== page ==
The controversial proposal for an age-restricted housing development called Bethany Glen had its debut before the Howard County hearing examiner on Wednesday, opening up what is set to be a lengthy and contentious hearing process.
Elm Street Development is seeking approval for a conditional use zoning permit to rezone a 67-acre property in Ellicott City and build 238 housing units restricted to residents age 55 and older. The proposal has drawn the ire of those living nearby, who say the additional housing would bring too many residents to an already congested area.
The proposal last made headlines a year ago, when the project went before the county’s Design Advisory Panel, which requested revisions be made to make the housing designs more in-line with the surrounding neighborhood. Elm Street Vice President Jason Van Kirk said the company has made several revisions to the project since then, including decreasing the number of detached single family homes and villas, and instead proposing additional attached townhouses.
Currently, the proposal includes plans for 172 villa-style attached houses, 25 single-family detached houses and 41 single-family attached townhouses. Van Kirk said the company was ready to “be all ears” to the hearing examiner, but is confident the project meets the terms for approval.
The developer's latest draft proposal was presented before the seven-member panel Wednesday evening, where company vice president Jason Van Kirk and Bohler Engineering representatives shared plans to build 238 age-restricted housing units on the 67-acre property in Ellicott City.
Hearing Examiner Michele LeFaivre opened the hearing by laying out her testimony ground rules, meant to regulate the proceedings as they continue over the next several months. LeFaivre specifically ruled out testimony regarding several hot-button issues that have previously been related to the case, including last year’s Ellicott City flood, stormwater management facilities and the county’s adequate public facilities ordinance.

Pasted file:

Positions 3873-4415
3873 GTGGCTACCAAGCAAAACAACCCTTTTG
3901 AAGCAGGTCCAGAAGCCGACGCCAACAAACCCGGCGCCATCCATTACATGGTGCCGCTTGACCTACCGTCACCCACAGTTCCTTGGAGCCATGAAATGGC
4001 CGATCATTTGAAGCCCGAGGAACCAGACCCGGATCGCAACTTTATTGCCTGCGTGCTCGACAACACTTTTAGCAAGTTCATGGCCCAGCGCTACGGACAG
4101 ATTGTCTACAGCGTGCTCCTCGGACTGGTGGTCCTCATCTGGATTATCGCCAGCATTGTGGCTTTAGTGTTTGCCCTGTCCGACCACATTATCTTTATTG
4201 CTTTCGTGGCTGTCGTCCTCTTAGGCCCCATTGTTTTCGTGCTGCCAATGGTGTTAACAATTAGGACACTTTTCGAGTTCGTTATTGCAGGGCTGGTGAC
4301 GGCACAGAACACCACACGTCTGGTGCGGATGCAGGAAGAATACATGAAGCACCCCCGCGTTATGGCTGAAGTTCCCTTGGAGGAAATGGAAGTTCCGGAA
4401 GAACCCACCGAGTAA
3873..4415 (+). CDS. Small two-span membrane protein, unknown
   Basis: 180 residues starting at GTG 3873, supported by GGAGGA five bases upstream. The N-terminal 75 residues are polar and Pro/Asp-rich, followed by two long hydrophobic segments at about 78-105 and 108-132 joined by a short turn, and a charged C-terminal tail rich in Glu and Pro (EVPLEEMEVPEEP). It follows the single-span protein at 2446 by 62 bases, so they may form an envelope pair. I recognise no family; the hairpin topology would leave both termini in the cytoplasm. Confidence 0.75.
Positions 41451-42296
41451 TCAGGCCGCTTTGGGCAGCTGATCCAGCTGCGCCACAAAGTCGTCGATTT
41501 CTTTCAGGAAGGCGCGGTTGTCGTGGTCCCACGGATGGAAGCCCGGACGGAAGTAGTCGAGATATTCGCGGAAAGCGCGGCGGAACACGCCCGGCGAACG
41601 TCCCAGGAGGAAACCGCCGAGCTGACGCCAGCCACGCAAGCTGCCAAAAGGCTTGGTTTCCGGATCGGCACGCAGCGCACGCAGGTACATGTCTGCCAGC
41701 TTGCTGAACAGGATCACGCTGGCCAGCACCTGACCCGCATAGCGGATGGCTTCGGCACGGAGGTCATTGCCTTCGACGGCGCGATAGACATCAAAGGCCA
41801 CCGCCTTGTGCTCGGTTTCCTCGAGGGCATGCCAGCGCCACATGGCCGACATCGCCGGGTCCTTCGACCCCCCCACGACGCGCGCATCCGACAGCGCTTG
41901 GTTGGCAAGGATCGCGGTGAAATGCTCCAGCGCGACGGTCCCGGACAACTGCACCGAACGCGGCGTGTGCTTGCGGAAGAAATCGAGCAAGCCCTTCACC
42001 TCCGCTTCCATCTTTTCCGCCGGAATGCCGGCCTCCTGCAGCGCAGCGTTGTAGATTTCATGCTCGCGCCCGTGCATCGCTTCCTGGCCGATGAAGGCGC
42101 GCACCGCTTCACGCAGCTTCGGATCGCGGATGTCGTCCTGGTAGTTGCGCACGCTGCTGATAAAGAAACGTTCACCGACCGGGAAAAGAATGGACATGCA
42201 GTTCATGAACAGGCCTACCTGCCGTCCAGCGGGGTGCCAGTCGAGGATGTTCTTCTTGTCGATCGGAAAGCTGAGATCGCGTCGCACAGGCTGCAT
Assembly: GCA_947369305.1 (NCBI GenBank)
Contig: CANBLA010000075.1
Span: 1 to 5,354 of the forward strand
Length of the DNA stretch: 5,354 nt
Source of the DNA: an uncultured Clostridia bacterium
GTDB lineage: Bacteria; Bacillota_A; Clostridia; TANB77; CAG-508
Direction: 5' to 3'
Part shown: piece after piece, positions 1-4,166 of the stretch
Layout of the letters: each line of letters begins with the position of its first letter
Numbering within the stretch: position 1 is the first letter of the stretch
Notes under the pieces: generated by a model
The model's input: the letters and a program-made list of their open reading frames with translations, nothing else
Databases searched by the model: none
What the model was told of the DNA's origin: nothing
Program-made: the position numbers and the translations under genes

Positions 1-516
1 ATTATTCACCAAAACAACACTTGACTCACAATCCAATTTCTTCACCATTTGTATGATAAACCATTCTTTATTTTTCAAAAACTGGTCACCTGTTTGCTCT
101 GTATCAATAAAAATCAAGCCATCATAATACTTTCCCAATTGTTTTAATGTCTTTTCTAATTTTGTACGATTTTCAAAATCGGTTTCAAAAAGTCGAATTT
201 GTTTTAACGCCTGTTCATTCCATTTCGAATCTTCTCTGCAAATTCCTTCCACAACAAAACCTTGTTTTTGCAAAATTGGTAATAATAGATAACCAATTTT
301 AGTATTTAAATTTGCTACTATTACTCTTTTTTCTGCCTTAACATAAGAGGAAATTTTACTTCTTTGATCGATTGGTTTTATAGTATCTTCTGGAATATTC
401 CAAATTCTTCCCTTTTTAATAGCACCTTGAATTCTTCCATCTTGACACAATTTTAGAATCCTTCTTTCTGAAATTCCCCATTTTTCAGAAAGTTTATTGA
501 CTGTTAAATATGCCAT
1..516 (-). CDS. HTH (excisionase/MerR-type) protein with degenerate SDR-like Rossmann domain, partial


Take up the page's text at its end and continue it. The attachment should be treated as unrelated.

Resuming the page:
Much of Wednesday’s hearing was what LeFaivre called the “opening act,” as Van Kirk’s testimony, which took up much of the night, laid out the background of the development. Subsequent hearings will include more chances for cross examination from the opposition and additional testimony from both the developer and consultants, as well as those in opposition.
Van Kirk did answer a few cross examination questions, including how the development would enforce its age restriction; he said residents can self-report to the community’s homeowners association, which has the ability to fine residents that are in violation of community regulations. Any resident, whether in the development or not, can also report a suspected violation to the county’s Department of Planning and Zoning, which can investigate and potentially fine a person found in violation of zoning rules.
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Hank Alinger, the director of planning for Bohler engineering and a consultant on the project, also testified at the hearing. Alinger is a member of the county’s Design Advisory Panel, but recused himself for this case.
Alinger’s testimony outlined greater details of the development’s plans, including designs for greenery buffers between existing roadways and housing.
Despite not being able to testify at the opening hearing, opposition residents were out in full force, many of whom are members of the Howard County Association for Responsible Planning, or HARP, which has long been critical of the proposal.
Carolyn Weibel, a HARP member and 18-year area resident, said the group would ideally like to see the county buy the land and build a park, but admitted that was “now probably not even in the picture.” She said she doesn’t believe the developers care about the quality of life of the area’s existing residents.
“The traffic up there is absolutely horrendous,” Weibel said. “The density of homes is already horrendous, and this is just one more thing where the developer walks in and does what he needs to do, and doesn’t care.”